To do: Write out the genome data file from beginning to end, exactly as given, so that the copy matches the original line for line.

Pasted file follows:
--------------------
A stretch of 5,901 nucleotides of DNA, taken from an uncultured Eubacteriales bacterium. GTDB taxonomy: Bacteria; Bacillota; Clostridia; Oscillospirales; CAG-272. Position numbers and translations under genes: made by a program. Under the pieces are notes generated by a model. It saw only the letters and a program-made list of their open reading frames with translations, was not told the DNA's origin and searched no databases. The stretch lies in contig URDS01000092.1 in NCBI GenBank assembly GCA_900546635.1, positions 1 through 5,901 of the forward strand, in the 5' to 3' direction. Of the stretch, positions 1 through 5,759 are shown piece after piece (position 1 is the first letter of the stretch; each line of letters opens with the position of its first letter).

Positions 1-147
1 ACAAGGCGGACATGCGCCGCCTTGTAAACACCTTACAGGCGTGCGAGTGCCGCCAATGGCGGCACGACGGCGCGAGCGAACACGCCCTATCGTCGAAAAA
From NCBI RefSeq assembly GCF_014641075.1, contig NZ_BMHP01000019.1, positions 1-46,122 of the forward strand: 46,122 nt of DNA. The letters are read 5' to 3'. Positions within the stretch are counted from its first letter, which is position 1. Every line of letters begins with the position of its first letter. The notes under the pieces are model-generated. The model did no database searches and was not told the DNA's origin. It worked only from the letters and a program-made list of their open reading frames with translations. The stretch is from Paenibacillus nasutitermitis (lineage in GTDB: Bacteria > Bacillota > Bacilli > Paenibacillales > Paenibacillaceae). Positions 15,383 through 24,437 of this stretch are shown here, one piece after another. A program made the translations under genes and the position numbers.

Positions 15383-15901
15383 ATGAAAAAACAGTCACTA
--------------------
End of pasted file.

A stretch of 5,901 nucleotides of DNA, taken from an uncultured Eubacteriales bacterium. GTDB taxonomy: Bacteria; Bacillota; Clostridia; Oscillospirales; CAG-272. Position numbers and translations under genes: made by a program. Under the pieces are notes generated by a model. It saw only the letters and a program-made list of their open reading frames with translations, was not told the DNA's origin and searched no databases. The stretch lies in contig URDS01000092.1 in NCBI GenBank assembly GCA_900546635.1, positions 1 through 5,901 of the forward strand, in the 5' to 3' direction. Of the stretch, positions 1 through 5,759 are shown piece after piece (position 1 is the first letter of the stretch; each line of letters opens with the position of its first letter).

Positions 1-147
1 ACAAGGCGGACATGCGCCGCCTTGTAAACACCTTACAGGCGTGCGAGTGCCGCCAATGGCGGCACGACGGCGCGAGCGAACACGCCCTATCGTCGAAAAA
From NCBI RefSeq assembly GCF_014641075.1, contig NZ_BMHP01000019.1, positions 1-46,122 of the forward strand: 46,122 nt of DNA. The letters are read 5' to 3'. Positions within the stretch are counted from its first letter, which is position 1. Every line of letters begins with the position of its first letter. The notes under the pieces are model-generated. The model did no database searches and was not told the DNA's origin. It worked only from the letters and a program-made list of their open reading frames with translations. The stretch is from Paenibacillus nasutitermitis (lineage in GTDB: Bacteria > Bacillota > Bacilli > Paenibacillales > Paenibacillaceae). Positions 15,383 through 24,437 of this stretch are shown here, one piece after another. A program made the translations under genes and the position numbers.

Positions 15383-15901
15383 ATGAAAAAACAGTCACTA